Texas has a strong record against sex trafficking, but Congress has work to do

Originally appearing in the Fort Worth Star-Telegram, Janet Jensen discusses new, tougher legislation against sex trafficking.

This article originally appears in the Fort Worth Star-Telegram. You can read it in its entirety here.

It may seem inappropriate with everything facing our nation right now — a pandemic, an economic shutdown, a presidential election — to insist we still need to bear down on a yet another crisis, the appalling crime of human trafficking. But bear down we must.

Texans can take pride that our state is a national leader in this cause, with a large array of organizations dedicated to helping victims and Gov. Greg Abbott in the forefront of the fight. The governor, working with the Board of Pardons and Paroles, has created a clemency process for victims who committed crimes — such as drug offenses — while they were under traffickers’ control but who deserve consideration for the circumstances of those crimes. 

Passing new legislation cracking down on human trafficking and providing more help for its victims would not only be the right thing to do, it would be the politically smart thing to do.

Human traffickers usually operate in two spheres: forced sex work and forced labor. There is considerable overlap between the two. Many women forced into work say they are also exploited sexually.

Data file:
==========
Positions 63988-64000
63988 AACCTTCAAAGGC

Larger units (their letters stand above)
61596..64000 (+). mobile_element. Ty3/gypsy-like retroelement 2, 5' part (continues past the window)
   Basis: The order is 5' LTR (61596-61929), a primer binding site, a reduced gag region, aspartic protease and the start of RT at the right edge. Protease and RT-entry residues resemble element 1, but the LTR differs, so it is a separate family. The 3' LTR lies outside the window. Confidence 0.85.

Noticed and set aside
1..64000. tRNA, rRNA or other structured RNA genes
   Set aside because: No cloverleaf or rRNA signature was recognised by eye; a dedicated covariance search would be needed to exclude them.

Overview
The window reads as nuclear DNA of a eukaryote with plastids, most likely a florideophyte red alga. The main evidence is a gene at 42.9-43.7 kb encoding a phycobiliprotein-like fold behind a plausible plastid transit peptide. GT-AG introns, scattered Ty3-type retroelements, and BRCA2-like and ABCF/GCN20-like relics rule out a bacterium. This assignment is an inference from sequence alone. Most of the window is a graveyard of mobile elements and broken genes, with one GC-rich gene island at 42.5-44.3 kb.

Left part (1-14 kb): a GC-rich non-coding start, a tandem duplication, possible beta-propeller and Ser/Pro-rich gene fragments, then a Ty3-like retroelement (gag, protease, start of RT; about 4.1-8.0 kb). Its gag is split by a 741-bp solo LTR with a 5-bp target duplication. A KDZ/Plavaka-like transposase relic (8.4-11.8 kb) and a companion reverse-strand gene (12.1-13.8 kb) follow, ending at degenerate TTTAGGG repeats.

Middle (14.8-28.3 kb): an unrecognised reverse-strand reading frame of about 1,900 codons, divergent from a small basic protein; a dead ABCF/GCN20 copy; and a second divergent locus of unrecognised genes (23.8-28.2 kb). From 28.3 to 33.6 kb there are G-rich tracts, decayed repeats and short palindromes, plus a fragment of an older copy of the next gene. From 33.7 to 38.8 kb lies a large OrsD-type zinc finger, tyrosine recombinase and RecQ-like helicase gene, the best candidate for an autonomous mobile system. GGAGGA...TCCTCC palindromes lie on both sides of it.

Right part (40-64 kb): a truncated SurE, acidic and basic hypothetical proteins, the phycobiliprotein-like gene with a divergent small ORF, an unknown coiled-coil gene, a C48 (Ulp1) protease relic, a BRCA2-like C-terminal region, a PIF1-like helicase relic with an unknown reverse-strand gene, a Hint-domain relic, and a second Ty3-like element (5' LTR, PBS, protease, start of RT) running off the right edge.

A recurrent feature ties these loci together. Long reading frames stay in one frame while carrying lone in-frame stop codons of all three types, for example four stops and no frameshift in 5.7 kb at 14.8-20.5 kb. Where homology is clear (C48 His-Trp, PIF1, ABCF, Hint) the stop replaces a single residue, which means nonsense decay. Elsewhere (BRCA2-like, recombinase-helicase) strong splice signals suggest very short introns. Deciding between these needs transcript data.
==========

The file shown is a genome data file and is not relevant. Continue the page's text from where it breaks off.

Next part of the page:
Every state is infected by human trafficking. All try to combat it, but results vary widely. The Protected Innocence Project issued a national report card in 2019 that gave several states, including Texas, As. But many got Bs, and many more, including California and New York, drew Cs. That is deeply disappointing …

Continue Reading on Star-Telegram.com


More News & Insights

I Was Trafficked into Nevada’s Legal Brothels

There are countless women who are being trafficked inside Nevada’s legal brothels. You will not see those women in the media, being interviewed or writing op-eds. You will not hear their stories. These women would face life-threatening consequences if they spoke up.